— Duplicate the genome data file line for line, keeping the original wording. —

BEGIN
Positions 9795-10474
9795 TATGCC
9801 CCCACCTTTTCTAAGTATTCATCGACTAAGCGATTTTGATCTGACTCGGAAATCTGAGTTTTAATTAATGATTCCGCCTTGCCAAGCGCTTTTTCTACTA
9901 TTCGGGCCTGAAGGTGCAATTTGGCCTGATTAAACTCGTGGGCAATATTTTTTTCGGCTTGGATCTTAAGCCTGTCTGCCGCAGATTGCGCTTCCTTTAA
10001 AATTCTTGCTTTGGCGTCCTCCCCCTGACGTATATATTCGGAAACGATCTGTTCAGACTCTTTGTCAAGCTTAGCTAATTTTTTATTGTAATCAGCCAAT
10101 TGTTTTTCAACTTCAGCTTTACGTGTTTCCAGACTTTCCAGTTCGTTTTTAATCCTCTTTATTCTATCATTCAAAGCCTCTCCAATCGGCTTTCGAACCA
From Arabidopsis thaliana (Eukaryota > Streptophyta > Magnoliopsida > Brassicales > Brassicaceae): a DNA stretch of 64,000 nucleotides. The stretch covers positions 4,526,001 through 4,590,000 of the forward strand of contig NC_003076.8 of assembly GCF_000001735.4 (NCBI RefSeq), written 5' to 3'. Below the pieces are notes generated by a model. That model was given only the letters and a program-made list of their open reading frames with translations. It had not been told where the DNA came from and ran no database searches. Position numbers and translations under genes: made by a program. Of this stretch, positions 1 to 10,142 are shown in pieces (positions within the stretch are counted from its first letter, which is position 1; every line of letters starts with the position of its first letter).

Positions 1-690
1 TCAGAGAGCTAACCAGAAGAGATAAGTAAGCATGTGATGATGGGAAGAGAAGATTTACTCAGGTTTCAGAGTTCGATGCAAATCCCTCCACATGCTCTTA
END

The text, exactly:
Positions 9795-10474
9795 TATGCC
9801 CCCACCTTTTCTAAGTATTCATCGACTAAGCGATTTTGATCTGACTCGGAAATCTGAGTTTTAATTAATGATTCCGCCTTGCCAAGCGCTTTTTCTACTA
9901 TTCGGGCCTGAAGGTGCAATTTGGCCTGATTAAACTCGTGGGCAATATTTTTTTCGGCTTGGATCTTAAGCCTGTCTGCCGCAGATTGCGCTTCCTTTAA
10001 AATTCTTGCTTTGGCGTCCTCCCCCTGACGTATATATTCGGAAACGATCTGTTCAGACTCTTTGTCAAGCTTAGCTAATTTTTTATTGTAATCAGCCAAT
10101 TGTTTTTCAACTTCAGCTTTACGTGTTTCCAGACTTTCCAGTTCGTTTTTAATCCTCTTTATTCTATCATTCAAAGCCTCTCCAATCGGCTTTCGAACCA
From Arabidopsis thaliana (Eukaryota > Streptophyta > Magnoliopsida > Brassicales > Brassicaceae): a DNA stretch of 64,000 nucleotides. The stretch covers positions 4,526,001 through 4,590,000 of the forward strand of contig NC_003076.8 of assembly GCF_000001735.4 (NCBI RefSeq), written 5' to 3'. Below the pieces are notes generated by a model. That model was given only the letters and a program-made list of their open reading frames with translations. It had not been told where the DNA came from and ran no database searches. Position numbers and translations under genes: made by a program. Of this stretch, positions 1 to 10,142 are shown in pieces (positions within the stretch are counted from its first letter, which is position 1; every line of letters starts with the position of its first letter).

Positions 1-690
1 TCAGAGAGCTAACCAGAAGAGATAAGTAAGCATGTGATGATGGGAAGAGAAGATTTACTCAGGTTTCAGAGTTCGATGCAAATCCCTCCACATGCTCTTA